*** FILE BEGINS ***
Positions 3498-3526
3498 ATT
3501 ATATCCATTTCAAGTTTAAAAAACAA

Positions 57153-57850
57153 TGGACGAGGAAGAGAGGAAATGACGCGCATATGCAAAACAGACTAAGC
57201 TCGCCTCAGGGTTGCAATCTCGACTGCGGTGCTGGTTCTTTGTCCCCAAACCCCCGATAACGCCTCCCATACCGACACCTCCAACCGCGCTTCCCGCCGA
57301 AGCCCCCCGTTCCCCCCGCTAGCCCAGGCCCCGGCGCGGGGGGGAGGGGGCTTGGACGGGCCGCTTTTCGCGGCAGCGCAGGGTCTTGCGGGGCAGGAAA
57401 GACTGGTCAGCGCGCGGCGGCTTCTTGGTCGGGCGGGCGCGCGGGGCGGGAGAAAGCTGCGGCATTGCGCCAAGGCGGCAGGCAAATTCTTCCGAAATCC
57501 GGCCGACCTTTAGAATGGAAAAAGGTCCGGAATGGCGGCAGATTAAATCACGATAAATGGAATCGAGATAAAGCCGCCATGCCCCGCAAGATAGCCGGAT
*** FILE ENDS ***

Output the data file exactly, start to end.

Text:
Positions 3498-3526
3498 ATT
3501 ATATCCATTTCAAGTTTAAAAAACAA

Positions 57153-57850
57153 TGGACGAGGAAGAGAGGAAATGACGCGCATATGCAAAACAGACTAAGC
57201 TCGCCTCAGGGTTGCAATCTCGACTGCGGTGCTGGTTCTTTGTCCCCAAACCCCCGATAACGCCTCCCATACCGACACCTCCAACCGCGCTTCCCGCCGA
57301 AGCCCCCCGTTCCCCCCGCTAGCCCAGGCCCCGGCGCGGGGGGGAGGGGGCTTGGACGGGCCGCTTTTCGCGGCAGCGCAGGGTCTTGCGGGGCAGGAAA
57401 GACTGGTCAGCGCGCGGCGGCTTCTTGGTCGGGCGGGCGCGCGGGGCGGGAGAAAGCTGCGGCATTGCGCCAAGGCGGCAGGCAAATTCTTCCGAAATCC
57501 GGCCGACCTTTAGAATGGAAAAAGGTCCGGAATGGCGGCAGATTAAATCACGATAAATGGAATCGAGATAAAGCCGCCATGCCCCGCAAGATAGCCGGAT